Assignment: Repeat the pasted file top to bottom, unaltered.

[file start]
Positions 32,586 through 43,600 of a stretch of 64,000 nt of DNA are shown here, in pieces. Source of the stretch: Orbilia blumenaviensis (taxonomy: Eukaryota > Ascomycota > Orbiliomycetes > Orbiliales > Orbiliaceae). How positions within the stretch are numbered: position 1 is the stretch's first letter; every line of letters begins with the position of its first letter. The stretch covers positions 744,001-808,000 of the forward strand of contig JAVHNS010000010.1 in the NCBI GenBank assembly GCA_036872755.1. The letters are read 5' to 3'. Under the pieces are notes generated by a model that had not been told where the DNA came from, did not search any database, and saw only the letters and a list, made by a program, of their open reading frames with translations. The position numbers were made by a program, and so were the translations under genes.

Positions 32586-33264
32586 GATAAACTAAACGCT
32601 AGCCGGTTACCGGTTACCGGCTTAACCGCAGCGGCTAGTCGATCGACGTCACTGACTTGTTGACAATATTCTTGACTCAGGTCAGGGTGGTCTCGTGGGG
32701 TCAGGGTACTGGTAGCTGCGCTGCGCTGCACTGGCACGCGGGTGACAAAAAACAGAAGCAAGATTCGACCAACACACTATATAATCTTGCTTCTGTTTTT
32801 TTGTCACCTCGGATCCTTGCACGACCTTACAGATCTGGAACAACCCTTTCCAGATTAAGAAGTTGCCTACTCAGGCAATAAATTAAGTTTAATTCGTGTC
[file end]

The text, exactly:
Positions 32,586 through 43,600 of a stretch of 64,000 nt of DNA are shown here, in pieces. Source of the stretch: Orbilia blumenaviensis (taxonomy: Eukaryota > Ascomycota > Orbiliomycetes > Orbiliales > Orbiliaceae). How positions within the stretch are numbered: position 1 is the stretch's first letter; every line of letters begins with the position of its first letter. The stretch covers positions 744,001-808,000 of the forward strand of contig JAVHNS010000010.1 in the NCBI GenBank assembly GCA_036872755.1. The letters are read 5' to 3'. Under the pieces are notes generated by a model that had not been told where the DNA came from, did not search any database, and saw only the letters and a list, made by a program, of their open reading frames with translations. The position numbers were made by a program, and so were the translations under genes.

Positions 32586-33264
32586 GATAAACTAAACGCT
32601 AGCCGGTTACCGGTTACCGGCTTAACCGCAGCGGCTAGTCGATCGACGTCACTGACTTGTTGACAATATTCTTGACTCAGGTCAGGGTGGTCTCGTGGGG
32701 TCAGGGTACTGGTAGCTGCGCTGCGCTGCACTGGCACGCGGGTGACAAAAAACAGAAGCAAGATTCGACCAACACACTATATAATCTTGCTTCTGTTTTT
32801 TTGTCACCTCGGATCCTTGCACGACCTTACAGATCTGGAACAACCCTTTCCAGATTAAGAAGTTGCCTACTCAGGCAATAAATTAAGTTTAATTCGTGTC